NYPIRG, supra, involved municipal contributions pursuant to collective bargaining agreements of a specified sum for each day of active employment of each covered employee to so-called "annuity funds" maintained by employee unions. The contributions varied depending on the rank and grade of the employee, and vested in the employees immediately. Upon termination of employment, regardless of duration and regardless of whether by retirement or otherwise, the employee was entitled to receive the accumulated payments made on his or her behalf, plus a proportionate share of any investment yield, payable in a lump sum or in monthly installments.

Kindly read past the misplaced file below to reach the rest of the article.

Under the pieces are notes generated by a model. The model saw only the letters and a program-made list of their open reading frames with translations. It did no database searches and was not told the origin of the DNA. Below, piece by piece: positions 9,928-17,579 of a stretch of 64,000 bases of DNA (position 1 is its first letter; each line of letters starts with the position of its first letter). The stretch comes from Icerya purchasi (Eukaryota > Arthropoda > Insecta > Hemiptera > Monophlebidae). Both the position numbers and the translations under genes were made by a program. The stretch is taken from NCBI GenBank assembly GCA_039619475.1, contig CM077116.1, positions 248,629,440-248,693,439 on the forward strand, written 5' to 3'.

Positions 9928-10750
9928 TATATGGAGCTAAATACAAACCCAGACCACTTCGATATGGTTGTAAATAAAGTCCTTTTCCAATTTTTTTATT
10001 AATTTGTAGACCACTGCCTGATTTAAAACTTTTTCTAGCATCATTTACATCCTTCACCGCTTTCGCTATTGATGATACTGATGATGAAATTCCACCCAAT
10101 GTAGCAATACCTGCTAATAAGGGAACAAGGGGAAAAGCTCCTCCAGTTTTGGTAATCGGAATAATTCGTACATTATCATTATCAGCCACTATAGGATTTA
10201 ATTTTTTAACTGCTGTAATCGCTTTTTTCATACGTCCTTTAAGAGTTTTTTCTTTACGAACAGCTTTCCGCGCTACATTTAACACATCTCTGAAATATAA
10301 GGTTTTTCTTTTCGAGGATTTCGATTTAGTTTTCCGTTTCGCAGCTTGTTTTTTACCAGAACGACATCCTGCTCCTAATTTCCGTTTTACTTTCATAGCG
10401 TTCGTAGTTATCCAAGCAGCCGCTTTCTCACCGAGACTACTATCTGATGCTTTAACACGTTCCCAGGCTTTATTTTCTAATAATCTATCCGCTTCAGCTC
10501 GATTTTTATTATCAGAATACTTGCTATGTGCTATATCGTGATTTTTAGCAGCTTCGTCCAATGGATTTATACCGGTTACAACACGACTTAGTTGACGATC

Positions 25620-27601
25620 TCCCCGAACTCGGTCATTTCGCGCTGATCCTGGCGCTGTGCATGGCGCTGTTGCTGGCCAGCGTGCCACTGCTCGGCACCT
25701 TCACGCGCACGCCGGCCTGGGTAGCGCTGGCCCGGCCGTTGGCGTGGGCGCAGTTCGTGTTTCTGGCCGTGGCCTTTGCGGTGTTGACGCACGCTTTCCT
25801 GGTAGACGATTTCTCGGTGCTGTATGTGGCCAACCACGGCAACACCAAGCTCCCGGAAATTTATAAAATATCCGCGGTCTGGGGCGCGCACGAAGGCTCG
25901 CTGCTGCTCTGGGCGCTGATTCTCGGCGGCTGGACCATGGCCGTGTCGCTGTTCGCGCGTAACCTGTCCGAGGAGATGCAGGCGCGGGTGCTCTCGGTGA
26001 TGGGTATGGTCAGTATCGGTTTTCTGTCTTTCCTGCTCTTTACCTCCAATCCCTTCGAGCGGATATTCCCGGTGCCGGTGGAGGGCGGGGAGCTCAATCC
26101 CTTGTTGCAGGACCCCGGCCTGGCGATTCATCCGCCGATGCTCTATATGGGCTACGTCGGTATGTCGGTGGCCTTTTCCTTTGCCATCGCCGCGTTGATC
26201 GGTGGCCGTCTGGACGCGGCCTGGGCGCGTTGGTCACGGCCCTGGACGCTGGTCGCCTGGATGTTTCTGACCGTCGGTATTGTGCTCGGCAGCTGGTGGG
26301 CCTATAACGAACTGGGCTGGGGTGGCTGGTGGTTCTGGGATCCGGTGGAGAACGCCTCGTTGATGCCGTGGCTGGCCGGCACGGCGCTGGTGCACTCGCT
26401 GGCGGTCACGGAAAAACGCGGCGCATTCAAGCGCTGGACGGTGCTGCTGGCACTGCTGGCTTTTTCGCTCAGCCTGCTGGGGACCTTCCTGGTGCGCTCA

The court held that, although the "annuity funds" bore certain resemblances to a retirement system, there were significant distinctions, such that the municipality's contributions did not contravene the prohibition in section 113. In particular, the court noted that the municipality's obligation was fixed and certain, requiring only the contribution of a specified sum for each day of active employment, a "monetary commitment … exactly the same as if payments were made in the form of wages …" (89 Misc 2d at 265, 390 NYS2d at 787). In contrast, the court noted that, in the case of a retirement system, the municipality's obligation is dependent on a variety of unknown factors, including final average salary, duration of employment and the number of years the employees survive after retirement. The court also noted that, unlike a retirement system, the "annuity funds" provided for the payment of benefits to the employee upon termination from service for any reason, not only upon retirement, and regardless of the duration of service. Thus, the payments were found to be unrelated to the purpose of a retirement system, which is to provide an incentive to an employee to faithfully perform his or her duties over an extended period.